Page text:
suggests we try
to develop our
abilities to their
fullest. His latest
book, Physics of
the Future, peers
into human life
You will never be happy if you continue
to search for what happiness consists of.
You will never live if you are looking for
the meaning of life. —Albert Camus
I was going through one of those existential
crises where you spend a few weeks
of sleepless nights torturing yourself with
unanswerable questions like: Is my life
meaningless? What the hell am I doing?
Does anything really matter?
Eventually, I did what any spiritually
bankrupt person with internet access
does—I googled “What is the meaning of
life?” Predictably, the interwebs provided
buckets of inspiring quotes, psycho-babble
rants, links to desperate girls with low
self-esteem, and a painting of Christopher
Walken building Optimus Prime.
(Seriously, the latter is bizarrely awesome—
google the image if you dare.)
Ultimately, I lighted upon a self-appointed
motivational guru with an article
entitled “Don’t Die with Your Music Still
in You.” It seemed appropriate enough, so I
gave it a 3 a.m. read and found:
To abandon a comfortable lifestyle that
isn’t deeply fulfilling is to abandon nothing.
There’s nothing of real substance
there to protect. An income, a car, a
house, or a lifestyle is not worth protecting
if the cost of such protection is your
own fulfillment and happiness. People
who achieve some of the external trappings
of success without internal fulfillment
are only living an illusion when
they tell themselves they have something
of value to protect.
This made perfect sense, as if God
or ghosts or the (until now) indifferent
Universe was speaking directly to me.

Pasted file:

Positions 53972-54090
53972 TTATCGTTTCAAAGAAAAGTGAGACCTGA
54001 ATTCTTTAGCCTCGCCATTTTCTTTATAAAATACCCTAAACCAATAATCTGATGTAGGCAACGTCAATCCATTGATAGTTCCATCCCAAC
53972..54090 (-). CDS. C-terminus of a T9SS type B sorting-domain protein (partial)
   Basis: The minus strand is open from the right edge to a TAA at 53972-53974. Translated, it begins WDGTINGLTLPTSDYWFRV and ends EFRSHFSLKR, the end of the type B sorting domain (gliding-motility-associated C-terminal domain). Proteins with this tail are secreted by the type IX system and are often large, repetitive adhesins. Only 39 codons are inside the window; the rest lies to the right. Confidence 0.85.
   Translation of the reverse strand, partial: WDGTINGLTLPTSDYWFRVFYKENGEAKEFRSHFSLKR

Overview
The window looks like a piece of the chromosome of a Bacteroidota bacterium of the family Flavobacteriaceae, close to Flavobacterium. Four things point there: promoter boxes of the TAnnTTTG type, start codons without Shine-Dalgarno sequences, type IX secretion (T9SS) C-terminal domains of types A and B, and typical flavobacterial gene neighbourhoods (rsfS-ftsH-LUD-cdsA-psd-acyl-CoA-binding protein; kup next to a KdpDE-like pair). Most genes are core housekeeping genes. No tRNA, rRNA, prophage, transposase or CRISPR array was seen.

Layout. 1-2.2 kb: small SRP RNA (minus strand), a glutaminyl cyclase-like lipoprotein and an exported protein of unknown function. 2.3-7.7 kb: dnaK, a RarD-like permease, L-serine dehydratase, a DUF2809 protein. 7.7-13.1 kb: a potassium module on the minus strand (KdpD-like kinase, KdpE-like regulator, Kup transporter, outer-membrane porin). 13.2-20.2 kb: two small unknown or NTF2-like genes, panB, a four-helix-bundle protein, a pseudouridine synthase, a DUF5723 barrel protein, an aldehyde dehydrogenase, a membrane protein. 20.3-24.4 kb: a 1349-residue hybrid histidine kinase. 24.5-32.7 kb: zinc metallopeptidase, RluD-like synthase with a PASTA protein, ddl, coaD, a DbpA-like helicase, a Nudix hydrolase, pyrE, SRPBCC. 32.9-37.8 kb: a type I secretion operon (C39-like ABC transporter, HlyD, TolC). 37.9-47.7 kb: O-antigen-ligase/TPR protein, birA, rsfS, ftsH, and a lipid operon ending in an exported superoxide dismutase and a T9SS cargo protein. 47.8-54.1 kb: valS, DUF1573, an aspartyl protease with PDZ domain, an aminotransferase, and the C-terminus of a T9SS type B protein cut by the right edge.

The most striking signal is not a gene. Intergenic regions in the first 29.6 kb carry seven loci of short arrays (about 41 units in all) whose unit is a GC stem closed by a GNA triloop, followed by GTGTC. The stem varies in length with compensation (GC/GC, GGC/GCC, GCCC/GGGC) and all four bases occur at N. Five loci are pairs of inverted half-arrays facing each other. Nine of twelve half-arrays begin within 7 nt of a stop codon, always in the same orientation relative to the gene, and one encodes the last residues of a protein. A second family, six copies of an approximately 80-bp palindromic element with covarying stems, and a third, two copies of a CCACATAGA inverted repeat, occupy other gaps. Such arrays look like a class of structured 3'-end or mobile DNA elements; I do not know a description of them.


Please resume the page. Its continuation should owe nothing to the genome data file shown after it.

People die every minute, having lived their
lives of quiet desperation and unfulfilling
servitude, never experiencing the joys that
life held for them had they followed a more
risky path. It got me thinking about making
some radical changes.
Thankfully I went to sleep without quitting
my gig or calling old bandmates and
setting some misguided course for a new
life direction. In the morning, I realized
that this is the kind of pop-psych-feel-goodery
that one should not read while
sleep deprived, vaguely unsatisfied, and
perhaps a bit buzzed. This web swami (who
apparently gleaned most of his shtick from
self-help tapes while serving time for a felony)
ignored the fact that most of us actually
need to earn money every month.
Life is not a smorgasbord where you put
only the most delectable bits on your plate.
Life is a package deal. You want absolute
freedom to pursue only your passions?
Then you either must already be rich or
okay with being very poor and a burden to
those around you.
We all love the idea of betting on ourselves
and winning big, but sometimes even
when you win, you lose. Yes, Paul Gauguin
had incredible posthumous success, but his
wife and five kids suffered horribly after he
quit his job and abandoned them to paint
naked natives in French Polynesia. Gauguin
spent most of his artist years depressed
and suicidal. He died at 54 of a morphine
overdose—broke, ostracized, syphilitic, and